Stages of Grief
Elisabeth Kubler-Ross was a psychiatrist whose work focused on terminally ill and elderly patients. In her landmark book, On Death and Dying, she lays the 5 stages of grief. These stages have become part of the general consciousness and Dr. Kubler-Ross’ ideas have been applied to all kinds of human loss. The stages are:
These can happen in any order, and not every one experiences them all. One can also jump from stage to stage. The goal, however, is to process each one and eventually end up at acceptance.
As I’ve had my ‘feminist awakening,’ it sort of feels like a new Me. But that new me has necessitated the loss of a lot of other things: loss of my old ideals, loss of some beliefs and the clarity they bring, a loss of trust in the church. It seems from talking to many fellow MoFems that this is not an uncommon experience.
The loss of trust has been the hardest to work through. The Church has been my home, my world view, my compass for my entire 25 years on this earth. To realize that it has some parts that are not the way they should be has been really hard. And I am grieving. Sometimes my pinging back and forth across these stages has made me feel like I am crazy because few around me understand. So I’m sharing my experiences in hopes that if you out there in blog-land are feeling this grief, you will know you are not crazy, and that you are not alone!
- Denial – when I first started college, I became aware of feminism for the first time and was immediately drawn to it. Misogyny and sexism were wordly vices that I was happy to be aware of and fight against, but any hint that the church was not immune to them would make me very defensive. I clung to the benevolent sexism that permeates our discourse about the ‘moral superiority’ of women. I voluntarily closed my eyes to and internalized so many harmful messages and practices.
- Anger – Gloria Steinem famously said, “The truth will set you free, but first it will piss you off.” I can testify that this is true! Once the cognitive dissonance got to be too much, I had to admit that the Church has more than it’s fair share of sexism happening. And I was mad. How could the institution that I had leaned on, had thought of as my haven from the world, had worked so hard for, be so…well, so worldly? The double standards, the hypocrisy, the double-speak, the over emphasis on not questioning the status quo of gender relations – all of that goes against what I had learned in the best parts of Mormonism.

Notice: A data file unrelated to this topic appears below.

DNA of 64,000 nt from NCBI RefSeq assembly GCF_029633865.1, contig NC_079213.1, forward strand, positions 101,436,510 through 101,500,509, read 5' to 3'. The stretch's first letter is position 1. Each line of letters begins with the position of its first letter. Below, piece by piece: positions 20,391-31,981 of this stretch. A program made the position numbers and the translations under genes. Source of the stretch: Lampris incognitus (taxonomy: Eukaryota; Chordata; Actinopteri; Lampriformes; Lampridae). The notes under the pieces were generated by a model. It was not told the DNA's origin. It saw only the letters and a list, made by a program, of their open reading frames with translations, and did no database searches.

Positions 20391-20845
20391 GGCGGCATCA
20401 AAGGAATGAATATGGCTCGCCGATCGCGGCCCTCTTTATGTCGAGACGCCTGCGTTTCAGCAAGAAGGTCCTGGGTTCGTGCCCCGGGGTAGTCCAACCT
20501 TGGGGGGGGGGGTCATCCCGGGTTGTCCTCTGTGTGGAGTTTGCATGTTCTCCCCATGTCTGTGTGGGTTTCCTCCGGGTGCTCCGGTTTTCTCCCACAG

- Bargaining – Sometimes my bargaining involves praying things like, ‘Heavenly Father, if no one says priesthood = motherhood in Relief Society today I will come back to church next week.’ Sometimes it is with myself. Sometimes it is with those around me. Sometimes I get what I need from it, sometimes not. But it has so far been enough to keep me coming back both to feminism and to the church.
- Depression – This is probably the worst one. About a year after I started getting involved in the MoFem community it all became too much. I asked for my Heavenly Father’s help. And to an extent I got it. However, I still felt caught between my desire to be true to myself, not knowing what that meant, my desire for community, and a deep hollow sadness. It is hard for me to write about it even now. But by the grace of God and with the help of many in the MoFem community I got through it and I try not to look back.
- Acceptance – I am definitely not here, and am not even sure what this stage would look like for me. Does it mean accepting that the church is a sexist patriarchy and I need to suck it up and deal? Does it mean accepting that the church is a sexist patriarchy and I need to work to change it from the inside? Does it mean accepting that actually this is how God wants it to be and being quiet? Does it mean accepting that the church is a sexist patriarchy and I should leave for my own spiritual well-being? I don’t have the answer. I suppose the form of acceptance can change over time. I just hope that I get to some version of it some day.
Having said all of that, I think we can learn a lot through grief: we can learn about mourning with those that mourn. We can learn about ourselves and our strength. We can learn about how to empathize with those around us. It can help clarify what we do and don’t believe. And we can learn a lot about the love of God. Grief is a human and humanizing experience that is best fully lived, not repressed.
What are some of your experiences with grief and the gospel? What have you lost and what have you learned?